Black Britain and other Minority Communities Take up Side Hustles to Keep up with Financial Obligations Overseas

January 14, 2024
2 mins read

By Shola Adenekan

Thursday, March 9, 2023.

For many members of UK’s immigrant communities, the rising cost of living is not only affecting their pockets, it is also having an impact on those they regularly send money to in their original home countries. This impact of the current global crisis is the focus of a study by  WorldRemit, a leading digital remittances company, as it announces the results of its second Cost of Living index. The organisation has sought to understand how the worsening inflation crisis has affected the lives of British remittance senders.

The survey found that 75% of UK remittance senders agreed that the cost of living for the people that they send money to has risen since the start of the year.  Highlighting the impact of inflation on people around the world, two-fifths (40%) noted they now only send money to immediate family, rather than friends and distant relatives. 1 in 9 people worldwide rely on money sent from friends and relatives who have migrated abroad for work.

British migrants are embracing the side hustle.

With several factors contributing to increased financial pressure, the study showed that 44% in the UK have taken up a side hustle (a job in addition to their main source of income). Three in five (62%) did so to keep up with soaring costs and commitment to financially supporting loved ones abroad – something their main source of income cannot cover,

“Of the respondents who cited having a side hustle, an overwhelming 87% reported that they would maintain their side hustle in the next 12 months, demonstrating the dedication to improving the lives and futures of themselves and their loved ones abroad,” the report’s authors said. “The most popular side hustle industries among British migrants were delivery, childcare, promotional marketing, teaching, hospitality and artisan and craft production and sales.”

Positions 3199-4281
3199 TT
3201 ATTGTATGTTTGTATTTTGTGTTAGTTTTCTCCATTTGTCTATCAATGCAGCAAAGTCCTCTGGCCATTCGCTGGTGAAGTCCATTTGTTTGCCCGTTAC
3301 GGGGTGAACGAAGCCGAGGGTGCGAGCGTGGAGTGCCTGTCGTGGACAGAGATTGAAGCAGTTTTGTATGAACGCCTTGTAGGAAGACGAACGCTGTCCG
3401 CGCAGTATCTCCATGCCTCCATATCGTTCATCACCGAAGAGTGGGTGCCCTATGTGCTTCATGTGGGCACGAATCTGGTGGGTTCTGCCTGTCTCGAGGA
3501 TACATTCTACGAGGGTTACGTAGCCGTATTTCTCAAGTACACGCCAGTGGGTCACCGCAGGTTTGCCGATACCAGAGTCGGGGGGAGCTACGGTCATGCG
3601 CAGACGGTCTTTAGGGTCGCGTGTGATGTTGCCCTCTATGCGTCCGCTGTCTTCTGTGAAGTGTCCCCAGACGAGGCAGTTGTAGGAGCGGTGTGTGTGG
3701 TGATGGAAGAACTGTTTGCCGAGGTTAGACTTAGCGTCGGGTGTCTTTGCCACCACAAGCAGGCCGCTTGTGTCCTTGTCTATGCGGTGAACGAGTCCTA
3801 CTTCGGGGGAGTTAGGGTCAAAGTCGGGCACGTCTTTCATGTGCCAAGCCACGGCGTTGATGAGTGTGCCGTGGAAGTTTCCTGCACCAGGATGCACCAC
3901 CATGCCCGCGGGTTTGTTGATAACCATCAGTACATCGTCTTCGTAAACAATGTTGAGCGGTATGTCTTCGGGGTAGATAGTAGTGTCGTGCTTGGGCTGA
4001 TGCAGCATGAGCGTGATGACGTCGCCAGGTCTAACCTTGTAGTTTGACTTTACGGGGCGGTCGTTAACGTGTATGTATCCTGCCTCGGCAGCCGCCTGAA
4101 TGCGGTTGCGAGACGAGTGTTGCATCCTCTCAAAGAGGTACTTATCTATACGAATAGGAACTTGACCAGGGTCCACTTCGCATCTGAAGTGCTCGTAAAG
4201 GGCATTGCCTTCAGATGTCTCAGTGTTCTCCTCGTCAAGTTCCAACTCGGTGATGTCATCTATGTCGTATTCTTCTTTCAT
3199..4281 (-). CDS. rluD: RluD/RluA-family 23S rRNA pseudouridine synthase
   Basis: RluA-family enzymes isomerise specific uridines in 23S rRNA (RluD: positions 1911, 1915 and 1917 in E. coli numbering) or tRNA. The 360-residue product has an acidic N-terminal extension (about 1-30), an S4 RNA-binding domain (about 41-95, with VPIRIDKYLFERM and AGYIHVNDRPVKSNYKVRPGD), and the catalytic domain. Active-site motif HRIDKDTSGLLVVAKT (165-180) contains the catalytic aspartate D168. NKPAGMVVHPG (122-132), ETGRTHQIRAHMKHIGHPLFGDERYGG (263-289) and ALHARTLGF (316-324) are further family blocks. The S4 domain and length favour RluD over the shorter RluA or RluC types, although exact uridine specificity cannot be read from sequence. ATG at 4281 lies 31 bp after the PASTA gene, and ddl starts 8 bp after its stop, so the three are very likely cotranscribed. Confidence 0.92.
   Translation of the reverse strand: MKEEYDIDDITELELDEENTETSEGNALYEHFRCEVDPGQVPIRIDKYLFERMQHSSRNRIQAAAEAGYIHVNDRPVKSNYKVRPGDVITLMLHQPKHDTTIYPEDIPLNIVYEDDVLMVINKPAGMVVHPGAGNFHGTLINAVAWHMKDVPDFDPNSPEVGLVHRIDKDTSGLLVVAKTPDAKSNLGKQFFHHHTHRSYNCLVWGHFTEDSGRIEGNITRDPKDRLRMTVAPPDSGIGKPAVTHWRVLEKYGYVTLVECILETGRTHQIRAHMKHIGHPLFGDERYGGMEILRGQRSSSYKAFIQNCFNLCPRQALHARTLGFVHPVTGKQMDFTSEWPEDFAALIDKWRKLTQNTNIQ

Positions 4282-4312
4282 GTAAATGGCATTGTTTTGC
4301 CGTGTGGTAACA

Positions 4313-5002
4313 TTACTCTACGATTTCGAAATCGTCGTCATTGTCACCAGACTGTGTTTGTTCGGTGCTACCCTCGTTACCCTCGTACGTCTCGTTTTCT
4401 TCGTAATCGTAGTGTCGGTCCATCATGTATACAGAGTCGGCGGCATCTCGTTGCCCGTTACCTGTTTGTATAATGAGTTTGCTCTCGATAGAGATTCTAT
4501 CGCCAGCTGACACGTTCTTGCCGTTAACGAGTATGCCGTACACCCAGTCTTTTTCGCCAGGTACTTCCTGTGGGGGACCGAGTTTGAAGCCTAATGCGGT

Financial fears in 2022 spark behavioural and budget resolutions for 2023.

Looking ahead to 2023, two thirds (66%) are already making changes to their household budget in order to keep up with the daily cost of living and remittance obligations. Almost a fifth (18%) reported wanting to be able to allocate their budget differently, but cannot afford to.

As a result, Brits of migrant backgrounds are re-examining their spending habits. Almost half said that they are curtailing discretionary spending on entertainment such as dining out or going to the cinema or theatre. Nearly two-thirds  of people noted concerns regarding the cost of utility bills, highlighting the change in spending habits of UK households as a result of the energy crisis. Being able to afford rent or mortgage payments (42%), and factors such as household and essential goods (38%) are also weighing heavily on Brits’ minds, as well as travelling abroad to visit family or for holidays in 2023 (21%).

“The inventive solutions, such as side hustles, that we are seeing as a result of the current economic landscape point to the resilience of migrants and their commitment to financially supporting loved ones overseas,” said Karen Jordaan, Head of UK, WorldRemit. “These findings demonstrate the grit of economic migrants in adapting to wider financial stresses and the rising cost of living while still meeting the needs of their families at home, and abroad.”

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